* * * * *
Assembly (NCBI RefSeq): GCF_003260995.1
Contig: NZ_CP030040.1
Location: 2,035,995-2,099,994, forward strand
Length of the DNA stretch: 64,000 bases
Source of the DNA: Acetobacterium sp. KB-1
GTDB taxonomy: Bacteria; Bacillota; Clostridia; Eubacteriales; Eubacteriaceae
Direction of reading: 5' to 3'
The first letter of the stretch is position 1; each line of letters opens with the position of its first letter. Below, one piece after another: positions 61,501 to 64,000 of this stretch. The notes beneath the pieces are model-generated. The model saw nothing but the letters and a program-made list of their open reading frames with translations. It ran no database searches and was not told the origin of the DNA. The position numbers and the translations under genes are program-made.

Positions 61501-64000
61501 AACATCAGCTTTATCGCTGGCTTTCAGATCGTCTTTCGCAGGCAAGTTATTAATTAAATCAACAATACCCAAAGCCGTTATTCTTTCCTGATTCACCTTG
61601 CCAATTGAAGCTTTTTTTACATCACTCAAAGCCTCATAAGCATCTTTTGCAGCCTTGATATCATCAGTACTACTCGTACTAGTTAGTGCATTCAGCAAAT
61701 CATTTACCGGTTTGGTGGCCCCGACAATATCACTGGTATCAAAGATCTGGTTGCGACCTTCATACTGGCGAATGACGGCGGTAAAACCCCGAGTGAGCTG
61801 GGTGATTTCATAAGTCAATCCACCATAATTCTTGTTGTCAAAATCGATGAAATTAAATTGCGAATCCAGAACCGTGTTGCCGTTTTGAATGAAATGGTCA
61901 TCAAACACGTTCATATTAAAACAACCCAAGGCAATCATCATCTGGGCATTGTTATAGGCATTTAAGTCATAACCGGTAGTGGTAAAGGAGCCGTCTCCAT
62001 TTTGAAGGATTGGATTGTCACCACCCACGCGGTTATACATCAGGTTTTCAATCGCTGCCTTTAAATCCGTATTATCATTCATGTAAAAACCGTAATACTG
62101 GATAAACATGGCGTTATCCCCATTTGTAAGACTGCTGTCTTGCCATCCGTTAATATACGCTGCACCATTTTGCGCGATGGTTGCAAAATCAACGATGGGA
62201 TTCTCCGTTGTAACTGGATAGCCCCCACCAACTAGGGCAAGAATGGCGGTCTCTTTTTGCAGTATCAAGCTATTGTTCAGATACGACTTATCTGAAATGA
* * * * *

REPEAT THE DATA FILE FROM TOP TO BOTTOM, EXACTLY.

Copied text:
Assembly (NCBI RefSeq): GCF_003260995.1
Contig: NZ_CP030040.1
Location: 2,035,995-2,099,994, forward strand
Length of the DNA stretch: 64,000 bases
Source of the DNA: Acetobacterium sp. KB-1
GTDB taxonomy: Bacteria; Bacillota; Clostridia; Eubacteriales; Eubacteriaceae
Direction of reading: 5' to 3'
The first letter of the stretch is position 1; each line of letters opens with the position of its first letter. Below, one piece after another: positions 61,501 to 64,000 of this stretch. The notes beneath the pieces are model-generated. The model saw nothing but the letters and a program-made list of their open reading frames with translations. It ran no database searches and was not told the origin of the DNA. The position numbers and the translations under genes are program-made.

Positions 61501-64000
61501 AACATCAGCTTTATCGCTGGCTTTCAGATCGTCTTTCGCAGGCAAGTTATTAATTAAATCAACAATACCCAAAGCCGTTATTCTTTCCTGATTCACCTTG
61601 CCAATTGAAGCTTTTTTTACATCACTCAAAGCCTCATAAGCATCTTTTGCAGCCTTGATATCATCAGTACTACTCGTACTAGTTAGTGCATTCAGCAAAT
61701 CATTTACCGGTTTGGTGGCCCCGACAATATCACTGGTATCAAAGATCTGGTTGCGACCTTCATACTGGCGAATGACGGCGGTAAAACCCCGAGTGAGCTG
61801 GGTGATTTCATAAGTCAATCCACCATAATTCTTGTTGTCAAAATCGATGAAATTAAATTGCGAATCCAGAACCGTGTTGCCGTTTTGAATGAAATGGTCA
61901 TCAAACACGTTCATATTAAAACAACCCAAGGCAATCATCATCTGGGCATTGTTATAGGCATTTAAGTCATAACCGGTAGTGGTAAAGGAGCCGTCTCCAT
62001 TTTGAAGGATTGGATTGTCACCACCCACGCGGTTATACATCAGGTTTTCAATCGCTGCCTTTAAATCCGTATTATCATTCATGTAAAAACCGTAATACTG
62101 GATAAACATGGCGTTATCCCCATTTGTAAGACTGCTGTCTTGCCATCCGTTAATATACGCTGCACCATTTTGCGCGATGGTTGCAAAATCAACGATGGGA
62201 TTCTCCGTTGTAACTGGATAGCCCCCACCAACTAGGGCAAGAATGGCGGTCTCTTTTTGCAGTATCAAGCTATTGTTCAGATACGACTTATCTGAAATGA